Rob Fredrick at American Scientist interviewed me for a podcast he made on one of the talks at the European Conference for Science Journalists in Copenhagen. I told him about my 2009 Nature story “Fake Facebook pages spin web of deceit” and we discussed the talk.
See also my story on the Copenhagen talk for IEEE Spectrum: https://lucaslaursen.com/how-bots-win-friends-and-influence-people.
Fredrick’s story and podcast here: https://www.americanscientist.org/blog/from-the-staff/computational-propaganda
There’s open-source software, open-source pharma research, and open-source beer. Now, there are open-source seeds, too. Breeders from Göttingen University in Germany and Dottenfelderhof agricultural school in Bad Vilbel, Germany, have released tomato and wheat varieties under an open-source license. Their move follows similar schemes for sharing plant material in India and the United States, but is the first that provides legal protection for the open-source status of future descendants of plant varieties. Continue reading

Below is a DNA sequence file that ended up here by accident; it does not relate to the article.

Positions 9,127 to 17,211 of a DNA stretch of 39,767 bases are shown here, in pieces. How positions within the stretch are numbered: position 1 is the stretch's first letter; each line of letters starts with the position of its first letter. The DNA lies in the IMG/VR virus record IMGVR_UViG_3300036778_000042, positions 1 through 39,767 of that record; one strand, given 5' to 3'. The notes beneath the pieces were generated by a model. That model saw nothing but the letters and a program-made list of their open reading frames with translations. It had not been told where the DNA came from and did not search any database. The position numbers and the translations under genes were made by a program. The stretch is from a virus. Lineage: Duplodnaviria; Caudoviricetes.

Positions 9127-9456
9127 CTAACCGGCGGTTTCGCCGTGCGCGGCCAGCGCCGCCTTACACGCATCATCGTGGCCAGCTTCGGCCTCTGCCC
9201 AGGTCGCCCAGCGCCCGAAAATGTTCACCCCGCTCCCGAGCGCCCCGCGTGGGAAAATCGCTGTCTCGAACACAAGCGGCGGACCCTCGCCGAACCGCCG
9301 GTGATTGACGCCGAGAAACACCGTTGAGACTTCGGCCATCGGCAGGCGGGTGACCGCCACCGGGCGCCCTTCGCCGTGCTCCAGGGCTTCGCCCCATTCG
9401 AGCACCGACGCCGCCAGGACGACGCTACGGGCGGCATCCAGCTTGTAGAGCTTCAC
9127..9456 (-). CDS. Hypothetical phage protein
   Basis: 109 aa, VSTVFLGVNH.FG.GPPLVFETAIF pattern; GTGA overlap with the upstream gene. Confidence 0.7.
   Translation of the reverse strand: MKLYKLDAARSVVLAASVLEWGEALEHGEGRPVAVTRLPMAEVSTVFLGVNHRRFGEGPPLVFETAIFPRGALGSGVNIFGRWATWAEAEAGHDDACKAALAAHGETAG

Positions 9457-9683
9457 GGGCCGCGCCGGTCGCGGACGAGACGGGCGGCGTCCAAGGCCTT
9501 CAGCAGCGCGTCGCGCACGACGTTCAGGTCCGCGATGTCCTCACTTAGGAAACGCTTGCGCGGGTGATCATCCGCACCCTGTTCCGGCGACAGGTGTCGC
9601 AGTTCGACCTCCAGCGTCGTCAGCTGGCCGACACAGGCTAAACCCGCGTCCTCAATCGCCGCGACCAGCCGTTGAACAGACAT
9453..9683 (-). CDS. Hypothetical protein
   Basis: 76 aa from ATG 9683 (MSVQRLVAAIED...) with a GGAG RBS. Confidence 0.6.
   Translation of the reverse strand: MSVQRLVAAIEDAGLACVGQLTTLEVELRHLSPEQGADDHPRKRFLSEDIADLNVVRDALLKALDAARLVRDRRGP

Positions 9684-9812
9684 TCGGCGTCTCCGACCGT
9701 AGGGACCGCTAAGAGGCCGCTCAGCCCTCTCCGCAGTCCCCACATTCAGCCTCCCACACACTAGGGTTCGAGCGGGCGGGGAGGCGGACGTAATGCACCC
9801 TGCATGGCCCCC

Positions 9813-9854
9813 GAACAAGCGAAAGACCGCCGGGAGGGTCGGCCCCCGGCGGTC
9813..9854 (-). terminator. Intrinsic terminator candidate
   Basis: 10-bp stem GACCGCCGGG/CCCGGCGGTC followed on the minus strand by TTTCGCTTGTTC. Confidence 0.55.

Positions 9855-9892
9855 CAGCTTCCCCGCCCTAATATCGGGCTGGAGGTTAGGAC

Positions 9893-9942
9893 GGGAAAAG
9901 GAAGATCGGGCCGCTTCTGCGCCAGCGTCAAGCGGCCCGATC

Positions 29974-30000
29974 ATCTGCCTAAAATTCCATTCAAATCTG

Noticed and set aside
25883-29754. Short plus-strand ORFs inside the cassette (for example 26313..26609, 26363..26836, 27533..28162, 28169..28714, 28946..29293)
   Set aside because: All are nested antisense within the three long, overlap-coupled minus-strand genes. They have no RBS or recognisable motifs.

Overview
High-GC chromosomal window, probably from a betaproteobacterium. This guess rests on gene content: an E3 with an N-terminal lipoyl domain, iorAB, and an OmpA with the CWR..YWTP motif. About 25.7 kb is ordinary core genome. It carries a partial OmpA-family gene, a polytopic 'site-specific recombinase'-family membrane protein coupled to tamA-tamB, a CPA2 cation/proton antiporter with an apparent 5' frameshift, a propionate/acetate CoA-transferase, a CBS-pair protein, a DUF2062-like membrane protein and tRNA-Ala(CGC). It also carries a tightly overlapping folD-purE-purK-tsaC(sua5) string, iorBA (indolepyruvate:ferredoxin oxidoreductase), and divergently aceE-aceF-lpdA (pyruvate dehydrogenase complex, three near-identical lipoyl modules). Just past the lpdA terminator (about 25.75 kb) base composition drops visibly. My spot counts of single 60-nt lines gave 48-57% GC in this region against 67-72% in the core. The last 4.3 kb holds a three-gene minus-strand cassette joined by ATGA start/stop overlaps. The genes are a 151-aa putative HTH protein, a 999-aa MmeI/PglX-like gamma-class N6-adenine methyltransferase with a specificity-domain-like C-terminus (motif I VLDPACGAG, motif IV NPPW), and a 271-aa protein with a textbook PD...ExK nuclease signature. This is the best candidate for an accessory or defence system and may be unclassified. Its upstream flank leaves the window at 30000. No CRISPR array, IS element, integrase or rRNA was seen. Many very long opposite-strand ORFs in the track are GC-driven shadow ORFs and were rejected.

Copenhagen’s public electric bikes are kind of a pain to get started: they are heavy and their coaster brake prevents riders from kicking the pedal around to a convenient starting place. The business side of the operation has also had a rough start, marked by delivery delays, bankruptcy, and restructuring. Once you do manage to push the bikes to a start, however, their 250-W electric motors kick in and they are a breeze to power around Copenhagen’s well-marked and protected bike lanes.
It may not have been electricity, but something has also boosted the Copenhagen bike-sharing program: Usage grew from just 169,000 rides in 2015 to 933,000 last year and the program, called Bycyklen, is on track for similar usage this year. That might be just enough to keep Bycyklen from falling over. Continue reading
Every now and then sociologist Phil Howard writes messages to social media accounts accusing them of being bots. It’s like a Turing test of the state of online political propaganda. “Once in a while a human will come out and say, ‘I’m not a bot,’ and then we have a conversation,” he said at the European Conference for Science Journalists in Copenhagen on June 29. Continue reading